The student will work closely with colleagues in the Intense Beams Group at the STFC ISIS Neutron and Muon Source and a range of opportunities for international travel for experimental collaborations and conferences are available.

Requirements

Applicants are normally expected to be predicted or have achieved a first-class or strong upper second-class undergraduate degree with honours, as a minimum, in physics. This would normally be an undergraduate masters' degree, known as an MPhys in the UK and taken over four years in England, Wales and Northern Ireland or over five years in Scotland, though international equivalents are also considered.

Dr James Frost

Observing Dark Matter Mediator and Higgs Boson Decays to bb at the LHC

The Particle Physics group seeks an excellent DPhil candidate to perform research within the ATLAS Collaboration at CERN's "Large Hadron Collider" (LHC), a proton-proton collider currently collecting a large amount of data at the unprecedented energy of 13 TeV.

The goal of the proposal is to search for evidence of dark matter and new particles at the LHC. The successful candidate will focus on innovative analyses searching for a pair of close-by b-quark jets with an additional radiated jet in the event. This analysis signature probes the nature of dark matter interactions through its sensitivity to scalar dark matter mediators which decay to a pair of b-quark jets with an associated 'initial state radiation' jet.

This analysis is also sensitive to boosted Higgs boson decays, paving the way for measurements of the dominant b-quark pair decay mode in a new channel. Though this channel is the dominant Higgs boson decay, traditional analyses are challenged by the large, irreducible Standard Model backgrounds.

The candidate will develop experimental techniques for the optimal reconstruction and calibration of large jets from the decays of heavy particles (such as the Higgs boson), the identification of the two b-quark jets within them, and means of discriminating them from the huge number of background events.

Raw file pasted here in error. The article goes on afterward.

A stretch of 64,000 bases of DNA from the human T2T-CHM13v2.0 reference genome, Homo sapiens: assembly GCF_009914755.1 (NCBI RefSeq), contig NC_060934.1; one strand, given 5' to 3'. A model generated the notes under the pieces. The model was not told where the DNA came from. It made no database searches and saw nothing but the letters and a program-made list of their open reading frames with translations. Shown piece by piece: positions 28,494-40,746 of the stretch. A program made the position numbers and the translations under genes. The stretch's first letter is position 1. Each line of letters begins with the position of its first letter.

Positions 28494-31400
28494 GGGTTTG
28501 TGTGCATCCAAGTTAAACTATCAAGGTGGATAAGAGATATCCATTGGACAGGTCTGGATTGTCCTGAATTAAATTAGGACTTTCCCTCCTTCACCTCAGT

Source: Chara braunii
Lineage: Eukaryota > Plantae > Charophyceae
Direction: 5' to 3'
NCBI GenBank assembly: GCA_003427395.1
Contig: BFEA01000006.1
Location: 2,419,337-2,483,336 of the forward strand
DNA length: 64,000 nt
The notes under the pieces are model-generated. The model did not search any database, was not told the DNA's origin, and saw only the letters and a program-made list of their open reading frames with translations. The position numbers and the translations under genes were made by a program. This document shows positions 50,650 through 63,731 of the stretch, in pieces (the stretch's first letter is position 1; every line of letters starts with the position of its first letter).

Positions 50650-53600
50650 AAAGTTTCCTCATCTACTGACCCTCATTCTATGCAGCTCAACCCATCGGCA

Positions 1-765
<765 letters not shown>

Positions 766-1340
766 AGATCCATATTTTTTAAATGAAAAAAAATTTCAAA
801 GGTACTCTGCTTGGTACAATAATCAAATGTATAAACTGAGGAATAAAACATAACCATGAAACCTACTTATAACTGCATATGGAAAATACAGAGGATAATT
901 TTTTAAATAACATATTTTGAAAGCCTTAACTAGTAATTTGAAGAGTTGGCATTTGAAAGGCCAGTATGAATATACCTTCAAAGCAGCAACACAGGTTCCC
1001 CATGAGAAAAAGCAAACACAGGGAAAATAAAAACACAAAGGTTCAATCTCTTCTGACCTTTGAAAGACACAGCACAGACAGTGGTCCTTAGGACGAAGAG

The Oxford ATLAS group is a strong and diverse team with a range of physics expertise and a strong analysis track record in the ATLAS collaboration. Part of the work will be an ATLAS authorship qualification task that will be chosen taking into account the interests of the Oxford ATLAS group and the candidate. Funding is included to attend collaboration meetings and workshops. The option of a longer-term stay at CERN (of up to 18-months) during the 4-year DPhil programme is available.

Requirements

Applicants are normally expected to be predicted or have achieved a first-class or strong upper second-class undergraduate degree with honours, as a minimum, in physics. This would normally be an undergraduate masters' degree, known as an MPhys in the UK and taken over four years in England, Wales and Northern Ireland or over five years in Scotland, though international equivalents are also considered.

If you would like to apply for one of these studentships, please visit Graduate Admissions

Deadlines for applications for these projects for admission in October 2018 are: 29 June 2018. Please note that candidates will be informed that the University will accept applications and references on deadline days until 12 noon UK time.

Information on our research areas can be found in our list of thesis topics. Please note the only projects open for applications are listed above.

The Graduate Timetable that students will follow during the first year can be seen here Michaelmas Term, Hilary Term and Trinity Term the timetables may change slightly from year to year due to lecturer availability.

Further information:

Contact:
Secretary of Graduate Studies
Sub-department of Particle Physics
Denys Wilkinson Building
Keble Road
Oxford
OX1 3RH
(Tel: +44 (0)1865 273360)